March 19th, 2016
The Oakland Athletics are an interesting mix of veteran players and some that are younger and less experienced. While it may be a nice mix, I think they’ll struggle to score runs and to keep from yielding runs.
Against the Indians, the A’s sent quite a few of their regular lineup to Goodyear.
Jesse Hahn started the game. Frankly, he looked like he was “pushing” the ball. He actually looked like he was hurt. On some pitches his release point was solid and his extension good. On others, he looked like he didn’t even want to throw the ball. I haven’t seen enough of him to know if the inconsistent mechanics are just who he is. But failing to repeat a clean delivery was costly to him. His shoulder flew open and he got the ball up in the zone more often than not.
Years ago, as I was preparing to be a scout I was always taught how to spot the potential of shoulder, elbow or forearm issues. When Hahn kept flying open and then dropped his shoulder when he pitched, along with changing his arm angle, it looked to me he was looking for comfort-a spot away from pain. I hope I’m wrong. Or, perhaps the discomfort is a harbinger of later issues with his core or rib area. Or maybe that’s just how he pitches. But if I’m writing a scouting report, I have to mention exactly what I saw.
Believe me when I tell you that Billy Burns can flat out fly. He gives 100% effort on every ball he hits. The key to his success will be to keep the ball on the ground and take off running. He can get home to first at the magic 4.0 seconds or under. He also hits some nice, clean line drives that will yield his share of leg doubles. He really is perfect for the top of the Athletic batting order. And he really makes pitchers work. He has the ability to foul off pitch after pitch and lengthen his at-bats. Impressive.
I know that Stephen Vogt will do most of the A’s catching. He was hurt in the second half last year and his numbers declined markedly. However, in the first half he was a monster at the plate, showing power and an ability to drive in runs. But the second catcher on the club, Josh Phegley isn’t too shabby with the bat either. I think the team will give Vogt some time at first base or as a designated hitter to save his body. Enter Phegley. With the playing time I think he’ll get, I feel he can hit double digit home runs. That would be really big for a back-up catcher.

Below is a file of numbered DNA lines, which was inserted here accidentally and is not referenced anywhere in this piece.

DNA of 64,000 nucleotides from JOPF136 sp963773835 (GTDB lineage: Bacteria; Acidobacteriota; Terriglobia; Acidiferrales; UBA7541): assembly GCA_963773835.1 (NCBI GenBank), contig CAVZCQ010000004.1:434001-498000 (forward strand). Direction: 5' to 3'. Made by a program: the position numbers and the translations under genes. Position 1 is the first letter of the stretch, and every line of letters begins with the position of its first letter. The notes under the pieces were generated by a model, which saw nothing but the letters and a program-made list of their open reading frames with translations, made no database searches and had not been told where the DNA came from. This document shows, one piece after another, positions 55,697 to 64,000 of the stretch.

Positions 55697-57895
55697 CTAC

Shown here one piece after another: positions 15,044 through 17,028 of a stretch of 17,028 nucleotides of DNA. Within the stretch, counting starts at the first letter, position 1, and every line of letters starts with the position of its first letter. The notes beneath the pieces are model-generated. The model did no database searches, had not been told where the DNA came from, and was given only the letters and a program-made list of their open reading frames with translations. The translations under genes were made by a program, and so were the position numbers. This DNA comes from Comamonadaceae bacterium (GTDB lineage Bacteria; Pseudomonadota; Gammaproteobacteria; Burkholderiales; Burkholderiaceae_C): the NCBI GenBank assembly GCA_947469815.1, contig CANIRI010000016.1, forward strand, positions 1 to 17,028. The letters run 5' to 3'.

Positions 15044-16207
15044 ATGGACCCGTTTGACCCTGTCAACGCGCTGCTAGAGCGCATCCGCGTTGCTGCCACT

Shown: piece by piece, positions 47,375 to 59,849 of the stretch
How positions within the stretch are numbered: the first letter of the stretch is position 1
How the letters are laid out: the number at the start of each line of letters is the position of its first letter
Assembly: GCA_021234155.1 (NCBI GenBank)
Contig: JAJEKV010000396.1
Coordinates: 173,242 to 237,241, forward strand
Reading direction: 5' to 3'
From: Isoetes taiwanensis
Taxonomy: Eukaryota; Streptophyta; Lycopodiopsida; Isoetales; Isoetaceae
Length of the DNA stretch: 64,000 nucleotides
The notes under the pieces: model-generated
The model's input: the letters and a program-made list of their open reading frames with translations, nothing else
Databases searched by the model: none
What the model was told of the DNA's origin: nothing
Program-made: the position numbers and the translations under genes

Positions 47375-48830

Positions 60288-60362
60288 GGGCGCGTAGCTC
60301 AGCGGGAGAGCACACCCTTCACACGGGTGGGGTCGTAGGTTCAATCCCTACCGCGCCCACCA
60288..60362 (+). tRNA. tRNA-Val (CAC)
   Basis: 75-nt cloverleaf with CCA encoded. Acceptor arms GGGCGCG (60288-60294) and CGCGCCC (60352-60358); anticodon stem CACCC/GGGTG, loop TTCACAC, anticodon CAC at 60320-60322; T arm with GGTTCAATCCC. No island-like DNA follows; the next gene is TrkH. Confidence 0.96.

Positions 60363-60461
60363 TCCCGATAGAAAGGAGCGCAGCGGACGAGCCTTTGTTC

I’ve never been a huge fan of Yonder Alonso, even going back to his younger days with the Reds. Alonso should hit for a very decent average, but he won’t bring much power to the plate. His hitting style reminds me a great deal of the Rays James Loney, when Loney was a bit younger. Alonso may have some opportunities to drive in runs, but he’ll do it with gap doubles as opposed to the three run homer. And that’s fine.
To me, Sam Fuld doesn’t get enough love for the steady and “all out” player he is. A good defender, Fuld can play all three outfield positions with speed, a good read on the ball and a strong enough arm. What I like about him is the speed he can bring if he hits behind Billy Burns, as he did in the game I saw yesterday. Burns and Fuld provided a difficult duo of speed and contact hitting at the top of the A’s order. But the A’s have lots of outfielders including names like Khris Davis, Coco Crisp and Josh Reddick that will find playing time. Andrew Lambo and Jake Smolinski are on the 40-man roster as well.
Reddick, Vogt and Davis could provide some middle of the order power if Burns, Crisp and Fuld get on base the speed/power equation will be fine. But there are still those “ifs”.
I think we’re going to see another nice year from third baseman Danny Valencia. Nobody talks about him, but he very quietly hit .284 in his 47 Oakland games.
So while I don’t think Oakland’s lineup is dangerous from an overwhelming power standpoint, they have guys with adequate power, guys with speed and guys that make contact. The issues I see rest pretty much with the pitching staff. I’ll discuss that at more length when I do my team previews at the end of spring.
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Tomorrow: The White Sox,
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That’s it. I’m done. For now.